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FDA approves new gene-editing treatment for sickle cell disease

The therapy, called Casgevy, is the first treatment to be approved in the United States that uses the gene-editing tool CRISPR.

The U.S. Food and Drug Administration on Friday approved a powerful treatment for sickle cell disease, an illness that affects more than 100,000 Americans.

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The therapy, called Casgevy, is the first treatment to be approved in the United States that uses the gene-editing tool CRISPR.

“I think this is a pivotal moment in the field,” said Dr. Alexis Thompson, chief of the division of hematology at Children’s Hospital of Philadelphia, who has previously consulted for Vertex Pharmaceuticals, the company that makes the new treatment.

“It’s been really remarkable how quickly we went from the actual discovery of CRISPR, the awarding of a Nobel Prize, and now actually seeing it being an approved product.”

Casgevy works by editing the DNA found in a patient’s stem cells to remove the gene that causes sickle cell.

Until now, the only known cure for sickle cell disease was a bone marrow transplant from a donor. The procedure has many risks involved, including that the person’s immune system will reject the donor’s marrow.

Casgevy was approved for people ages 12 and up, according to CBS News.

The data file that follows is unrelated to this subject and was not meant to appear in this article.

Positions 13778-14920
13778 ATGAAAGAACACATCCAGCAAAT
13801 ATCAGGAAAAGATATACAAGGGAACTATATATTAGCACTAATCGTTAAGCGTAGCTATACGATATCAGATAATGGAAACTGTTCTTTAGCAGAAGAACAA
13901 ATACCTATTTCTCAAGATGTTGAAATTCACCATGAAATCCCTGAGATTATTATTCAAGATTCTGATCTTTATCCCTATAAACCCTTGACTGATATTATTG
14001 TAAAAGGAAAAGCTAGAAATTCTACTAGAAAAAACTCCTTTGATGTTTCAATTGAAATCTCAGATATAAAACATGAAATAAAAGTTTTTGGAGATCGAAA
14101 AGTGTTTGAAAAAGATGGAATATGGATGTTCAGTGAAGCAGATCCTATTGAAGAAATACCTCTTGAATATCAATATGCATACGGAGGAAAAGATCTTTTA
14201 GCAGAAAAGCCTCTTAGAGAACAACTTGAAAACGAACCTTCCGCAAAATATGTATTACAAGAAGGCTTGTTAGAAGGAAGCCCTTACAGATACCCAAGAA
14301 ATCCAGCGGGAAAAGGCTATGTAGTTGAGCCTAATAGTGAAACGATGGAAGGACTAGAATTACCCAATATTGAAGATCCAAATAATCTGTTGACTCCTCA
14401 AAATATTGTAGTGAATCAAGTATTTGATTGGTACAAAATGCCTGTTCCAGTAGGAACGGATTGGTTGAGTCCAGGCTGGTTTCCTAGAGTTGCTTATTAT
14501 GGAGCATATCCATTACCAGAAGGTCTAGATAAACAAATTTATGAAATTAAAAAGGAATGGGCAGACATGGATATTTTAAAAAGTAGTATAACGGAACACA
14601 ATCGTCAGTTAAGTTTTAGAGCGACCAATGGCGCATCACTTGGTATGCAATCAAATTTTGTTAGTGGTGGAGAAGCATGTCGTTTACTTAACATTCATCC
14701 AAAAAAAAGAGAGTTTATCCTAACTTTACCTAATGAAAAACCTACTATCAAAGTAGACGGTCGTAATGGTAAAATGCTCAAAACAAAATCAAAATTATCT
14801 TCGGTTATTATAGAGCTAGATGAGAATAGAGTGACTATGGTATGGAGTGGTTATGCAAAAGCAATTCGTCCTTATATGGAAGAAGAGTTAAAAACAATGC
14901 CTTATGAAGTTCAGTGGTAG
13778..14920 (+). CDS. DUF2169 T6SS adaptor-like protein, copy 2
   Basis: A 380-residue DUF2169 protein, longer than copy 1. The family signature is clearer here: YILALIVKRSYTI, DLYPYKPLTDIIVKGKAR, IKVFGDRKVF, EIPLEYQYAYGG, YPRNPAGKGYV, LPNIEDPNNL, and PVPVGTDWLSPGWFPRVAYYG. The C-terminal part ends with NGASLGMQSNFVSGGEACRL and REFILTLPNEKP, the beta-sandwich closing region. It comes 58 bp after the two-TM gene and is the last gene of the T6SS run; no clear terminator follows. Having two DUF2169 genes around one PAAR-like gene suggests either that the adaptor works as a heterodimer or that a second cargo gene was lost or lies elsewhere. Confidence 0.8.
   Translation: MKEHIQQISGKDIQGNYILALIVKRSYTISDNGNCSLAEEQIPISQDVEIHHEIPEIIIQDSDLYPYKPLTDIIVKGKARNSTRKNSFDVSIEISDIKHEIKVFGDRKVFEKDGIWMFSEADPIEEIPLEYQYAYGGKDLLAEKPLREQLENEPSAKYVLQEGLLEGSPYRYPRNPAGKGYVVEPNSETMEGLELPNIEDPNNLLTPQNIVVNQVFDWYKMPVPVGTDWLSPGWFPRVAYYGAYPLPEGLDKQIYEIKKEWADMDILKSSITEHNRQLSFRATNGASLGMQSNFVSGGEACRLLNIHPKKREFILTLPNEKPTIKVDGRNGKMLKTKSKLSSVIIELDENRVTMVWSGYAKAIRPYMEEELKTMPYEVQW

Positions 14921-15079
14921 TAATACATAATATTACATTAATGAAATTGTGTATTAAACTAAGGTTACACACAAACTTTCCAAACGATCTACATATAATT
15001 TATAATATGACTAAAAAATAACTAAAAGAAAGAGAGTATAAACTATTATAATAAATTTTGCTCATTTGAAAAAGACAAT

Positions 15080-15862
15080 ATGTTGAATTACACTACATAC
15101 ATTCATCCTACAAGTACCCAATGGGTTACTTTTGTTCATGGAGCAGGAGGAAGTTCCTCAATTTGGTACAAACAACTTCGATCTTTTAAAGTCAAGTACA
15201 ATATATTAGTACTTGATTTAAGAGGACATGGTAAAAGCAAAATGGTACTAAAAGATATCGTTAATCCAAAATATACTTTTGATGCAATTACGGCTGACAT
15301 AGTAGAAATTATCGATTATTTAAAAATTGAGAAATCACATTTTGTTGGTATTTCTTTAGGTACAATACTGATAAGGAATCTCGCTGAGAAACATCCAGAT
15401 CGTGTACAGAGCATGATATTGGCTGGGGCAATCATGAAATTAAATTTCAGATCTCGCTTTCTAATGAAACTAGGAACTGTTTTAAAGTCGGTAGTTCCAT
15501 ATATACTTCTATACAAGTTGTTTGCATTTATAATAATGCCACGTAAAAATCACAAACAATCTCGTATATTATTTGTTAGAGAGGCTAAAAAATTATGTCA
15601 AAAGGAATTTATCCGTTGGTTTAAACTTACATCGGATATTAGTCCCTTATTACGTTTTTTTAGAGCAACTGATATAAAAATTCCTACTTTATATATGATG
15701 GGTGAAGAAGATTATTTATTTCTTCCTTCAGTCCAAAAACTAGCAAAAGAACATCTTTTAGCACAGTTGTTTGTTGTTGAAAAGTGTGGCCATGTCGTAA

The FDA on Friday also approved the use of Lyfgenia, a second treatment for sickle cell disease that works by genetically modifying a patient’s stem cells.

Lyfgenia is made by Bluebird Bio.

According to NBC News, the new treatments could run an astronomical $2 million per patient according to a report from the Institute for Clinical and Economic Review. The Institute for Clinical and Economic Review is a nonprofit group that helps determine fair prices for drugs the $2 million price doesn’t include the cost of care associated with the treatment.

In people with sickle cell disease, red blood cells, which are usually the shape of a disk, change, becoming more crescent-shaped. The change cells can more easily clump together causing clots and blockages in blood vessels, WebMd explains.

Casgevy stops the process of cells changing into crescent or sickle shapes by editing the DNA in a patient’s stem cells so that they can no longer change shape.

The process for the treatment is a complicated one that requires blood transfusions and chemotherapy to attack a person’s bone marrow before the altered cells are introduced into the body.